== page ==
Hollywood doesn't do much of anything with the character of Diktys.  In the original, 1981 Clash of the Titans, I imagine he's somewhere just offstage in the brief but often censored scene where Danae breastfeeds Perseus.
Diktys: Somewhere just off camera.

In the 2010 remake, he's played by Pete Postletwaithe, renamed Spyros, and lives all of five minutes the moment baby Perseus turns into Sam Worthington.

NOT Diktys

I imagine there must have a body of oral tales about Perseus's childhood involving Diktys and Danae (and Polydektes) that didn't make it down to us.  So when writing Danae, I had to look between the lines of what was there and make my best educated guess about Greek mythology's most enigmatic fisherman and his family.

The Legend of Hercules (2014)

Obviously, to judge by this post and the previous one, I enjoyed a sword and sandals weekend.

The Legend of Hercules, which bombed at the box office this past January, was somewhat better than I expected it to be, though still groanworthy in places.

First off, kudos to the writers and set designers for placing the story in its proper milieu: Bronze Age Tiryns.  I was absolutely stoked to see a Tiryns of the Great Walls that looked the way it ought to:

Compared with the real thing:


The megaron is even located in the right place!  That said, however, I want to bitchslap whichever graphic artist rendered the stonework.  It looks so CGI-cheap.  Hell, I've seen better masonry in my favorite video game, Caesar IV.

What made me sit up next: Amphitryon's bitchin' double axe in the climactic fight scene between him and Herakles.  Not so much along the lines of historical accuracy, because the labrys was a ritual object, unlikely to be used in combat, but it's not like this Amphitryon is big on piety, so maybe...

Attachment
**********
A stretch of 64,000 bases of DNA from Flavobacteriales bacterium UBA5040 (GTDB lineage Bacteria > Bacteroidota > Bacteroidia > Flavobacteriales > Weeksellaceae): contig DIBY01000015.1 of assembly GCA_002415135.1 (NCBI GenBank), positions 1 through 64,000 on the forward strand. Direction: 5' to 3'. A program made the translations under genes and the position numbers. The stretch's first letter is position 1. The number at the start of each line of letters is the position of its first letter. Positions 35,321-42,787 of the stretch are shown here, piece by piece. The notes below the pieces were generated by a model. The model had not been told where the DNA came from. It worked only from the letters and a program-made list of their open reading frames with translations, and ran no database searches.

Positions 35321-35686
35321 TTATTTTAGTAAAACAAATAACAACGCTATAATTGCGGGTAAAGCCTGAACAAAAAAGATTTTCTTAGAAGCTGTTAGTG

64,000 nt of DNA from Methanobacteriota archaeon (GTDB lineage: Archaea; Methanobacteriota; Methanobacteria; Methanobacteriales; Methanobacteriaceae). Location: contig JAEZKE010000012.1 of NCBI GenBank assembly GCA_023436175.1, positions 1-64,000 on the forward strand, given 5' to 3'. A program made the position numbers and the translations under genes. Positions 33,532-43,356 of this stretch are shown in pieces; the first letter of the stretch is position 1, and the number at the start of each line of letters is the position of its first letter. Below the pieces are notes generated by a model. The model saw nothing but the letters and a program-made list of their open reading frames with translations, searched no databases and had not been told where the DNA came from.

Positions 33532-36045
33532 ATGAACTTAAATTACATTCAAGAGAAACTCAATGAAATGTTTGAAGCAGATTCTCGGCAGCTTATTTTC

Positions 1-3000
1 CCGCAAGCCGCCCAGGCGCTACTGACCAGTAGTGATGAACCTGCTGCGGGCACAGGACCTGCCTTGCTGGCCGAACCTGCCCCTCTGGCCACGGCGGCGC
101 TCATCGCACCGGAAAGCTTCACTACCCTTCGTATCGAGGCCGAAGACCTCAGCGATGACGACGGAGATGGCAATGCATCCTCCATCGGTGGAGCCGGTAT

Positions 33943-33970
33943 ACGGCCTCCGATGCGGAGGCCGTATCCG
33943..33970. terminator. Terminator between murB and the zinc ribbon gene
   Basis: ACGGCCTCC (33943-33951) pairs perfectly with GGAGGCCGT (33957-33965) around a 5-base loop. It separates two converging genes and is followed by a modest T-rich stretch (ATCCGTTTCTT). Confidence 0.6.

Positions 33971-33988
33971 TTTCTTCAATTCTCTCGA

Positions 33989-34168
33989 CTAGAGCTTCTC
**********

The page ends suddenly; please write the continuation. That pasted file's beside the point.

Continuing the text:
No.  My one thought in this scene was I needed that prop for my badass Queen Clytemnestra costume!

Okay, onto the film itself.

What's with Hollywood's obsession with Roman armies and gladiators?  Especially gladiators.  Gladiatoral combat started as a Roman funeral practice to honor the dead.  Greeks did not have gladiatorial games, though sometimes in the myths two opposing forces sent out champions to stomp the piss out of and kill each other to decide the outcome.  That's featured here at the beginning of the film, where Amphitryon body slams and stabbinates the king of Argos in single combat and takes Argos because, well, it's Tuesday, and that's what asshole kings do on Tuesdays.

(Argos is on a high hill, by the way, so those horses dashing toward the gates at the beginning?  No.  Although I did say to myself: damn, now if those horses were Mycenaean chariots, this scene would be badass awesome).

But gladiator combat such as Herakles (I refuse to use the Latin version of his name) and Sotiris are consigned to?  Absolutely not.  If you want to excuse yourself to use the bathroom or get some more popcorn during these scenes, you're not missing anything, except maybe the sight of Herakles waving around an anemic-looking club.

(By the way, this film could have used Liam McIntyre's Spartacus, because I just wasn't feeling his Sotiris.  It could have used Crixus and Gannicus, too.  And hell, Agron and Saxa and Oenomaus and that Syrian kid with the hots for Agron--Nasir?  Oh, yeah, and throw in some Ashur, too.)